This screen shows that you’re running a VPN node, and no one’s connected to you. Tap to see at full size.
This screen shows that you’ve got 3 different kinds of nodes connected to you: one in the free world, a censored one, and one behind a NAT. Tap to see at full size.

We presented Peekabooty at CodeCon 2002 (you can listen to our presentation here). It’s still one of the proudest moments of my career, and we got to hang out with friends from our P2P days at OpenCola, as well as with new people:

And, of course, I learned so much!

I miss doing that sort of thing, and I think participating in The Undercroft’s UC Baseline program is an important step towards getting back to that kind of work.

Current life in 2020

Here I am in 2020 — laid off, but with a couple of side gigs to make a little extra money and prove that I haven’t been idle. Then last Thursday, I heard about the UC Baseline program and a scholarship. I decided to apply on a lark, figuring that they’d never pick me.

Photo: The Undercroft sign, featuring the Undercroft’s “mascot” — a stag standing upright in a suit, leaning jauntily against an umbrella, walking stick-style.They did pick me, and between the greatly reduced cost of attending and my not living paycheck-to-paycheck, I’m able to attend. I’m willing to play the gambit of not taking a full-time job for the next five weeks while ramping up some dormant security skills, because I think it’s a worthwhile one.

At the same time, I think that I can also be useful to The Undercroft by writing about my UC Baseline experiences and promoting them.

I’m looking forward to the experience. It’s an exciting course being taught in an amazing space by interesting people.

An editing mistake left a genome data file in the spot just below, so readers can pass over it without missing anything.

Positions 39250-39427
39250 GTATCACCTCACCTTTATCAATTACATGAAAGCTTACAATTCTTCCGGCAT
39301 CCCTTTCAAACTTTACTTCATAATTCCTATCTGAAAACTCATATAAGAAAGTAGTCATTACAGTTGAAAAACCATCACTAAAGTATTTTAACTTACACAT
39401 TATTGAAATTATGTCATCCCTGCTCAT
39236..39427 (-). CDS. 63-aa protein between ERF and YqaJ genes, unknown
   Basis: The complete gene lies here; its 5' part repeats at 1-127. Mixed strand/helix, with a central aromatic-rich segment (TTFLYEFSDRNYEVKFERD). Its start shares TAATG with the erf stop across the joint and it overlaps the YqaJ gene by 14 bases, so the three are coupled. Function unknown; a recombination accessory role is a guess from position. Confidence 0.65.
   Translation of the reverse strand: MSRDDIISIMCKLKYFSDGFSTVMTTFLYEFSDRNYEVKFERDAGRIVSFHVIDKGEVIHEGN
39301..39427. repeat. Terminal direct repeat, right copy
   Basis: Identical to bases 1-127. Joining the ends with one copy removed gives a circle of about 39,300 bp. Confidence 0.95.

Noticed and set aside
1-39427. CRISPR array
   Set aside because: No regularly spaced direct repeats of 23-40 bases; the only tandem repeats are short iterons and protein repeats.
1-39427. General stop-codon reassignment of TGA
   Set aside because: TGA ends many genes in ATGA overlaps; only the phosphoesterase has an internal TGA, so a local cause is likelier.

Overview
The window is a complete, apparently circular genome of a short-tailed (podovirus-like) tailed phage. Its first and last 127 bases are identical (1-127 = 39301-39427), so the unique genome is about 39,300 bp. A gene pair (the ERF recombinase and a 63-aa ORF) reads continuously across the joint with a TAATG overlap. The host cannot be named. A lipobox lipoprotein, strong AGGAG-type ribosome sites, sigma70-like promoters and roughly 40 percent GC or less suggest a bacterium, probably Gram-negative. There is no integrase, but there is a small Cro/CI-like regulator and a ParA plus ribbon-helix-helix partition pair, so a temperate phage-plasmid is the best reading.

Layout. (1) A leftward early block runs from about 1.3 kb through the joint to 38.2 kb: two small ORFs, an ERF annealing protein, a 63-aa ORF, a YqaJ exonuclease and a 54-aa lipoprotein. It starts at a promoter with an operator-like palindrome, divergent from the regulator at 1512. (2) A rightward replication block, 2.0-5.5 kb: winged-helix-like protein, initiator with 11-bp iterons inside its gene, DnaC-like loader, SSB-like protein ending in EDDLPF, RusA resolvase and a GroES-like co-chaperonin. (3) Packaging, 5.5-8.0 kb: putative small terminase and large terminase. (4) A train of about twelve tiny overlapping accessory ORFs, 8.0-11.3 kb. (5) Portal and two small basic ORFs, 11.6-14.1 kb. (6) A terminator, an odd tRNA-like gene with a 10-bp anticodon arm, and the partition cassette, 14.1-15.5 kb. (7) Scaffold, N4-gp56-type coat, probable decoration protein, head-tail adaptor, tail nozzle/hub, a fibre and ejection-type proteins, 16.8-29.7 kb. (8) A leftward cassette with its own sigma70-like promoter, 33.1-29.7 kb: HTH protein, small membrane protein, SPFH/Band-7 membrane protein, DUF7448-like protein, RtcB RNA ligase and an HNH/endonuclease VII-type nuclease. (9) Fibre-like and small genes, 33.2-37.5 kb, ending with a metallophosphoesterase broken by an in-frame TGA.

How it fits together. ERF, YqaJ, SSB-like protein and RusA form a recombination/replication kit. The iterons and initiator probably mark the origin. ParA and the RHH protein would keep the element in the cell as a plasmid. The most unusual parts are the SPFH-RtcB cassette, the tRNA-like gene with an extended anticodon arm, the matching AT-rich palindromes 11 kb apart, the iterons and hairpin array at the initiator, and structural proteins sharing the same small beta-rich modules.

Further reading

Here are some articles about Peekabooty:

Categories
Process Tampa Bay What I’m Up To

Joey’s Bizarre Adventure (or: I’m in The Undercroft’s “UC Baseline” cybersecurity education program!)

Remember that scholarship to the “UC Baseline” cybersecurity program that I wrote about last week? In that post, I also wrote:

(I’ll admit it: Although I’m not likely to qualify, I applied.)

Well, I applied, and I qualified. The combination of a promotional bonus and an I-got-laid-off scholarship gave me a deep discount on the standard $6,500 price tag for the inaugural cohort of the UC Baseline course, which starts tomorrow and runs until Wednesday, August 19th. Class starts at 8:00 a.m. tomorrow.

Based in a gorgeous building in Tampa’s historic Ybor City neighborhood, The Undercroft could be described as a security startup incubator and coworking space, but they prefer to be described as a security guild and guild hall.

Here’s what Undercroft CEO Adam Sheffield has to say:

What we offer here is secure workspace for startups and medium-sized businesses in the security field that either want to start their businesses here in Tampa or make Tampa their home.

They’re also the home of a lot of interesting presentations, as this gallery of graphics for previous ones shows:

This isn’t my first exposure to information security culture, but it’s been a while, and I’m overdue for a refresher.

The first week of the program is Hardware 101, where we’ll spend five days covering the background and basics of the components that comprise modern systems. This should be fun.

To be continued!

For the next five weeks, I’ll be at The Undercroft (masked up, in a small cohort), learning. I’ll write about my experiences as I progress through the program.